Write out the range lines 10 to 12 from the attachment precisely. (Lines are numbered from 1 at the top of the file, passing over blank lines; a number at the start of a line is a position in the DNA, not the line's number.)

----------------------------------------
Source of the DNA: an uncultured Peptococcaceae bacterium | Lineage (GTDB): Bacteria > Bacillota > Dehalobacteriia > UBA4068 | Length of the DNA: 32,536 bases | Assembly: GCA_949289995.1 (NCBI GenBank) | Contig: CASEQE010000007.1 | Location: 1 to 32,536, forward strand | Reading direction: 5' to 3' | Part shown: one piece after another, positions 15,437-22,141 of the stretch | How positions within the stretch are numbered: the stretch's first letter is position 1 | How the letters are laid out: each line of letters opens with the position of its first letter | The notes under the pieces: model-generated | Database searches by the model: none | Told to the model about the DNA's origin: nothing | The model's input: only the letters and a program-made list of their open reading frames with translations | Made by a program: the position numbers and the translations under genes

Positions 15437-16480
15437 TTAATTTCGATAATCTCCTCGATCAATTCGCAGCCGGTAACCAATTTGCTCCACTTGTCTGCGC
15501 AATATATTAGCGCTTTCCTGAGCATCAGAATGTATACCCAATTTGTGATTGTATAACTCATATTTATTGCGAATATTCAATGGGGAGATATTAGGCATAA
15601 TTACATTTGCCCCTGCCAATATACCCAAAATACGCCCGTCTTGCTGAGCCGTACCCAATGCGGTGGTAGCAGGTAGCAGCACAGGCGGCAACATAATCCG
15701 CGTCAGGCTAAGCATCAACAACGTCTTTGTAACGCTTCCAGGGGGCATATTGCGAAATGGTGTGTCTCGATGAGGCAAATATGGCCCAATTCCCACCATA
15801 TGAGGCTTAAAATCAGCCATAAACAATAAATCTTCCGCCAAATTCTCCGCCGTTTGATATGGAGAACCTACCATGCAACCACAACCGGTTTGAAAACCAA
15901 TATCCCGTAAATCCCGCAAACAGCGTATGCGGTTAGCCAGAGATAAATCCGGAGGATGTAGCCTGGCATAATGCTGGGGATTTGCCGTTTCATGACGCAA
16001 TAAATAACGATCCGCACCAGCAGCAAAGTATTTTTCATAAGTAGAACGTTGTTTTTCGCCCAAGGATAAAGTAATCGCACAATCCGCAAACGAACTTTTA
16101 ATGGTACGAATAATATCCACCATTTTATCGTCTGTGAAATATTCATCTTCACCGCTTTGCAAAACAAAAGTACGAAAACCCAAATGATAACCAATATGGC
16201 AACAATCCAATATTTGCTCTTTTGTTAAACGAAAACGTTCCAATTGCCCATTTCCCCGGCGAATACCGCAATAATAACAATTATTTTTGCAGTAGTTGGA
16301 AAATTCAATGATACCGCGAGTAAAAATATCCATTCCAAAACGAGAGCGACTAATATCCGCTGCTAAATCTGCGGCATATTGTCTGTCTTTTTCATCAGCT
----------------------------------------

16101 ATGGTACGAATAATATCCACCATTTTATCGTCTGTGAAATATTCATCTTCACCGCTTTGCAAAACAAAAGTACGAAAACCCAAATGATAACCAATATGGC
16201 AACAATCCAATATTTGCTCTTTTGTTAAACGAAAACGTTCCAATTGCCCATTTCCCCGGCGAATACCGCAATAATAACAATTATTTTTGCAGTAGTTGGA
16301 AAATTCAATGATACCGCGAGTAAAAATATCCATTCCAAAACGAGAGCGACTAATATCCGCTGCTAAATCTGCGGCATATTGTCTGTCTTTTTCATCAGCT